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Mary Hunter

( fl Naples, c 1770–1803). Italian librettist . He worked almost exclusively in Naples, and is known particularly for his connection with P. A. Guglielmi. His librettos, all comic or semi-serious, are often set in or around Naples, and sometimes include dialect roles. He seemed particularly fond of comedies of disguise and mistaken identity; the disguise often involves a change of class and provides opportunities for the depiction of inept attempts to be noble, or true nobility shining through humble circumstances: both are found, for example, in ...

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E. Heron-Allen and John Moran

(b Berlin, March 26, 1840; d London, July 13, 1889). German player of the viola d’amore, bandmaster and composer . At the Berlin Conservatory, Hubert Ries, W. Gärich and A.E. Grell taught him the violin, harmony and counterpoint respectively. He travelled in Germany with an Italian opera company, eventually settling in London in ...

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Richard Langham Smith

(b Paris, April 2, 1840; d Paris, Sept 29, 1902). French writer. Brought up in Aix-en-Provence, he became a leading man of letters in the latter years of the 19th century, having a profound effect on the arts reaching far beyond the boundaries of his own work. He is celebrated as the leading figure in French ...

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Deane L. Root and Michael Musgrave

(b Mittelhausen, Thuringia, May 17, 1800; d Leipzig, Sept 25, 1860). German choral director and composer. He was first taught music by his father, a schoolteacher, and in Leipzig from 1814 he studied music at the Thomasschule with J.G. Schicht, through whose influence he was appointed singing teacher at the Ratsfreischule (...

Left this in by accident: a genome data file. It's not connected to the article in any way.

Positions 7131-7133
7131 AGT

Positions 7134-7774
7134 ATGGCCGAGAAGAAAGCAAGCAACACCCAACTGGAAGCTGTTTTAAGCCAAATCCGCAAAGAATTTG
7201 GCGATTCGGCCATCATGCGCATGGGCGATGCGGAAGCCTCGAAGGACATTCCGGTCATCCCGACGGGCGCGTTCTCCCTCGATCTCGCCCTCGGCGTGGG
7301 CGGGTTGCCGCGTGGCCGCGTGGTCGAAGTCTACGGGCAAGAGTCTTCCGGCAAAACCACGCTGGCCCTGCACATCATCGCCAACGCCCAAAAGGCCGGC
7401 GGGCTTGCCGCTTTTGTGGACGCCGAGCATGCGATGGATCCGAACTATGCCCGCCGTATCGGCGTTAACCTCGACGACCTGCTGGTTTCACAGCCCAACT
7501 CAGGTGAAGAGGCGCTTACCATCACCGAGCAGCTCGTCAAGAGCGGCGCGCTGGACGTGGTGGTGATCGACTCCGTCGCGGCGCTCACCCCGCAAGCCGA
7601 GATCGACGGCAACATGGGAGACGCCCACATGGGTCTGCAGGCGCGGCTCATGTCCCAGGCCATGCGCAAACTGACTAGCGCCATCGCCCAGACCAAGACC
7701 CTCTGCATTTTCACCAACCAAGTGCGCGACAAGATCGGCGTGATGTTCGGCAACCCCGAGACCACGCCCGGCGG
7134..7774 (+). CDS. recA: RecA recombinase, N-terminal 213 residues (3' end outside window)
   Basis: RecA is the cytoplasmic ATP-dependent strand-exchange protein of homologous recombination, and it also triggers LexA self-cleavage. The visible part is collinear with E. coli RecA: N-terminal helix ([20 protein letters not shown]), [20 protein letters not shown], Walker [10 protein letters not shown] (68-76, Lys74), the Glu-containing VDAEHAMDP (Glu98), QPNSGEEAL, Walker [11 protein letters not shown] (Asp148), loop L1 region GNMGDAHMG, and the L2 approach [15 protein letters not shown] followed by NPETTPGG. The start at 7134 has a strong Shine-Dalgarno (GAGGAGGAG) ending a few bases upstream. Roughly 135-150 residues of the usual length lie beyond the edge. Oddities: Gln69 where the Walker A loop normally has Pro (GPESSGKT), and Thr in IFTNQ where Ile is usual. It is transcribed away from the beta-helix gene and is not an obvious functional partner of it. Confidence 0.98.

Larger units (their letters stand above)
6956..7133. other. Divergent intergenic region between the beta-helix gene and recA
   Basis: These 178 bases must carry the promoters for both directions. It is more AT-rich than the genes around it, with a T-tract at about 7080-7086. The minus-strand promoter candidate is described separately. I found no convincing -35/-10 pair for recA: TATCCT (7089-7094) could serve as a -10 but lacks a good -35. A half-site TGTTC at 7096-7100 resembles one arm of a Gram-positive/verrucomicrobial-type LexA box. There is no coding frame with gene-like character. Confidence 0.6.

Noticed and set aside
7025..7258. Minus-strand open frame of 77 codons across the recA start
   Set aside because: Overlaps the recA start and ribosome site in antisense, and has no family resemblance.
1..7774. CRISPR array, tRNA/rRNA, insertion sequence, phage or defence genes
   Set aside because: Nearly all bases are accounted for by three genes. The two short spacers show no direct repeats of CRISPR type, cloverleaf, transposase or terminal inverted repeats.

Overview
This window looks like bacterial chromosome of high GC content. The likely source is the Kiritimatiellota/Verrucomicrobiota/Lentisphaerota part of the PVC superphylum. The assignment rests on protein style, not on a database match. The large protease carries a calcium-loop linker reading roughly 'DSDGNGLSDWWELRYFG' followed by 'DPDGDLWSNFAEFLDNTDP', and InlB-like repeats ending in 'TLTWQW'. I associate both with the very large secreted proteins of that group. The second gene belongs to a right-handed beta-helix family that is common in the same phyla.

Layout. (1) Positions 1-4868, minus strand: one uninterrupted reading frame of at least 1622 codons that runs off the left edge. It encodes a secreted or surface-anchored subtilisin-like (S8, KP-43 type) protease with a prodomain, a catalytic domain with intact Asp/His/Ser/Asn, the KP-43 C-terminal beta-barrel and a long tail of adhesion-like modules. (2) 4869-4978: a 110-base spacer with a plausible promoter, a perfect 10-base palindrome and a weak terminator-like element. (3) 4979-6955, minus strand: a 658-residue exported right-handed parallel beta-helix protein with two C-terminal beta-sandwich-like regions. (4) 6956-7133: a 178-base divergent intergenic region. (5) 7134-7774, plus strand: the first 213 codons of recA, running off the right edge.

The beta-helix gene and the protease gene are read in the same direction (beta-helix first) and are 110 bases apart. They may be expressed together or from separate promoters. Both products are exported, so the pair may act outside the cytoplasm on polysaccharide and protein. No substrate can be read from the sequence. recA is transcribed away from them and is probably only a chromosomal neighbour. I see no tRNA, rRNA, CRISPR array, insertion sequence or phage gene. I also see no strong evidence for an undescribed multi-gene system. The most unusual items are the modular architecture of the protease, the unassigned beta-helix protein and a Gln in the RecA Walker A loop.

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Deane L. Root

(b Leipzig, July 4, 1854; d Freiburg, May 8, 1941). German conductor and composer, son of Carl Friedrich Zöllner. He studied music at the Leipzig Conservatory (1875–7) under Reinecke, Jadassohn and E.F. Richter, and in 1878 was appointed director of music at the University of Dorpat (now Tartu, Estonia). In ...

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Christopher Fifield

(b Glogau [now Głogów], Silesia, June 1, 1826; d Leipzig, July 12, 1883). German critic and composer . At his father’s wish he studied agriculture in Breslau and Berlin, and only after the successful performance of an overture in 1850 did he decide to make music his career. He studied with A.B. Marx and Theodor Kullak at the Stern Conservatory in Berlin, where he later joined the staff to teach music theory. In Berlin he also founded an opera academy and an orchestra, but he moved to Leipzig in ...

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Elizabeth Forbes

(b Munich, Jan 24, 1869; d Dresden, Dec 11, 1941). German bass . The son of the bass-baritone Ludwig Zottmayr, he studied in Munich and began his career as a concert singer. After stage appearances in Vienna (1906) and in Prague (...

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Elizabeth Forbes

(b Amberg, Bavaria, March 31, 1828; d Weimar, Oct 16, 1899). German bass-baritone . He made his début in 1855 at Nuremberg and was then engaged at Hamburg, Hanover and, in 1865, at the Munich Hofoper, where he remained until 1880. He sang King Mark in the first performance of ...

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Maria Eckhardt

Hungarian family of church musicians.

(b Zsasskó, County Árva [now Žaškov, Slovakia], Oct 22, 1794; d Eger, April 18, 1866). Schoolmaster and cantor. His musicality greatly influenced the careers of his children. Following his retirement from teaching, he was a violinist in the orchestra of Eger Cathedral....

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Elizabeth Forbes

(b Berlin, March 29, 1800; d Berlin, July 7, 1876). German bass . He sang in the children’s chorus of the Berlin Hofoper, then in the regular chorus and in 1819 took on small parts there. After an engagement in Budapest, in 1826 he joined the Königstädtisches Theater, Berlin, making his début as Gaveston (...